The absence of punctuation throughout the collection makes the reader work harder to decipher the intended meaning of each – frequently enjambed – line, which mimics both the child’s relationship with language and meaning (as something to be puzzled at and teased out) and the poet’s attempt to make sense of the materials she is working with: language (found text/created text; written language/spoken language) and memory (first-hand, second-hand, and imagined).
The Sun is Open stretches and interrogates the limits of language and memory to create a work which is engaging, affecting, and bristling with life.
– Sarala Estruch, MA and Editorial Manager
Kazim Ali’s The Voice of Sheila Chandra is a hybrid text which radically expands our notions of what a poem – or a poetry collection – can and should be. In this exciting, vibrant and expansive work, Ali asks: what is history? What are the limits of language, of music, of poetry, or the human mind? The text constantly pushes against perceived limitations.
The collection consists of three long poems interspersed with four shorter poems, which act as intermissions or ‘breathers’ between the long pieces, while in themselves being fascinating and original poems, which lean into many of the themes explored in the longer poems.
The first long poem, ‘Hesperine for David Berger’, is written in a form Ali invented while writing the poem. The hesperine weaves together different stories and strands of thought – musings on history, physics, music, spirituality – and creates a tapestry of multiple possible meanings. These separate threads shift from fact to abstraction, and include real and imagined histories. One of the central questions the poem asks is whether or not the past can be changed by reimagining it:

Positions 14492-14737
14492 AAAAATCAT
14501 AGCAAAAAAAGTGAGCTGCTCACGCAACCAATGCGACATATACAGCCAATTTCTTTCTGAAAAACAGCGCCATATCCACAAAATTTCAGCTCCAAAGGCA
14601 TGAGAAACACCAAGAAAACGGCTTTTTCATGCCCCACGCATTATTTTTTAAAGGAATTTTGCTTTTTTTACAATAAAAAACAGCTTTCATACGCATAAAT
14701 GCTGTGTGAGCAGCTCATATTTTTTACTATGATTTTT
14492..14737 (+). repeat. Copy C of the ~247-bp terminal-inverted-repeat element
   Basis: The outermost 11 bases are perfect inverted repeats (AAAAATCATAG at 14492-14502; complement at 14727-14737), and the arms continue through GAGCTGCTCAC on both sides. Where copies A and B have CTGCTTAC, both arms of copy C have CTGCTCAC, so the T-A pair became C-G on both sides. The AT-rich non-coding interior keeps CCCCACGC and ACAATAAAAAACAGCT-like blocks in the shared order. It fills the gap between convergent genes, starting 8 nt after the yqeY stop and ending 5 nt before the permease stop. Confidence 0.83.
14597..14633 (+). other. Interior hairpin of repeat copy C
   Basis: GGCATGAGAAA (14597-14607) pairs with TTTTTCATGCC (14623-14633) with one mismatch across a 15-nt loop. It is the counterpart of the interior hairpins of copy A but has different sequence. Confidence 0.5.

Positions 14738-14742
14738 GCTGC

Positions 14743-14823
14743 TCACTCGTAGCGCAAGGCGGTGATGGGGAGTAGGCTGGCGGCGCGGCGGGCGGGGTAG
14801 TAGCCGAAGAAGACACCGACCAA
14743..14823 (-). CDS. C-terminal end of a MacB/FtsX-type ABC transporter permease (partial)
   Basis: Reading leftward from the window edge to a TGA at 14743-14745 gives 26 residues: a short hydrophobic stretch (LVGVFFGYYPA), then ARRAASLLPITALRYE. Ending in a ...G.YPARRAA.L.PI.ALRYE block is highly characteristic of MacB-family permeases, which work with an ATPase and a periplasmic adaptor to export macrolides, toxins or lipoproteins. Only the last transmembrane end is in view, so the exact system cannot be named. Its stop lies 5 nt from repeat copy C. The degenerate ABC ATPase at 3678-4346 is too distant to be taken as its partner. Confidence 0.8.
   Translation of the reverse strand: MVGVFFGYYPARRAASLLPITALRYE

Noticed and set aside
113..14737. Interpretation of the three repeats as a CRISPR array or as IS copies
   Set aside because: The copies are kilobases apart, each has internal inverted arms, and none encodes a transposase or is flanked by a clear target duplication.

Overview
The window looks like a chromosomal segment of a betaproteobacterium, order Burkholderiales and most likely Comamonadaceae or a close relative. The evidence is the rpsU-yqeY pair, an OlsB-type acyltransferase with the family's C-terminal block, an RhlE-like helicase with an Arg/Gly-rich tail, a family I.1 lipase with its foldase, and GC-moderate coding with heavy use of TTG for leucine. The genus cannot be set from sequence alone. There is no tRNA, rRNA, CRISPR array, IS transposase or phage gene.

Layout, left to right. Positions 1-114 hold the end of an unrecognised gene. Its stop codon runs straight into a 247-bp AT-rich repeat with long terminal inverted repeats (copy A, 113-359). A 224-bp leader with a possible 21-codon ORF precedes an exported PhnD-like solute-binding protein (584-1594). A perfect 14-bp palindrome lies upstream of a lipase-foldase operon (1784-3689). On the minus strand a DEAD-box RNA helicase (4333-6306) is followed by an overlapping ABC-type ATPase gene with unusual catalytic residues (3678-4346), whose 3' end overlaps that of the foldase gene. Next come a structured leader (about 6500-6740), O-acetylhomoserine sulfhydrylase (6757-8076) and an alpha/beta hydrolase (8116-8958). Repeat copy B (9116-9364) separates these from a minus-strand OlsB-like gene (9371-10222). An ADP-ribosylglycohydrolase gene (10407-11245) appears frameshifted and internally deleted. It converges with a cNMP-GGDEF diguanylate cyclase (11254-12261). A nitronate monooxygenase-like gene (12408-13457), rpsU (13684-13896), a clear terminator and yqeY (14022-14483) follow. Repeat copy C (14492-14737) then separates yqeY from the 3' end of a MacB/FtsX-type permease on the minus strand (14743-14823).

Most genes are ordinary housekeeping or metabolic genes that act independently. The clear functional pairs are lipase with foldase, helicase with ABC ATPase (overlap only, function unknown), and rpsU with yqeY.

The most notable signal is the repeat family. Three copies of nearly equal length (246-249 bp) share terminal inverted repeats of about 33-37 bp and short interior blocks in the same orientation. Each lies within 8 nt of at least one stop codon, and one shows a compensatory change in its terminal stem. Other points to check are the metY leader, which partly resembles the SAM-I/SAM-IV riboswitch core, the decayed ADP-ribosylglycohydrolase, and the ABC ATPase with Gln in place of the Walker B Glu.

Can history be unwoven the tightness released to make it possible to breathe and write anew
‘Phosphorus’ is an expansive poem, which explores themes such as: city life, nomadism, friendship, desire, love, and loneliness. Written in cinquains interspersed with word grids or constellations of alphabetical letters which directly challenge the reader’s ability to decode language, the poem made me feel both unmoored and excited at the multiple possible meanings that I may or may not have been decoding correctly.
The titular poem, ‘The Voice of Sheila Chandra’, is a sonic experimentation in 40 sonnets in which the relationships between language, music, and meaning are explored both thematically and through the language of the poem. In this piece, rhythm and sound often take precedence over sense:
She merged with the vibe
Ration of the drum a hum a
Home womb and um
She OM moaned in the loam
The poet is trying to grasp ‘what language cannot / Hold onto what you cannot / Hold onto’, attempting to ‘transcribe what flickers what is not / Fixed’, while, at the same time, acknowledging the impossibility of the task. The beauty and power of the poem (and the collection as a whole) is, of course, in the trying.
– Sarala Estruch, MA and Editorial Manager
Jason Allen-Paisant’s Thinking with Trees is elegant and challenging, especially (as a dog lover) the way it takes on dogs and the ways they take up space in parks and outdoor locations.
– Caleb Parkin, MA Personal Tutor and Poetry School Wellbeing Adviser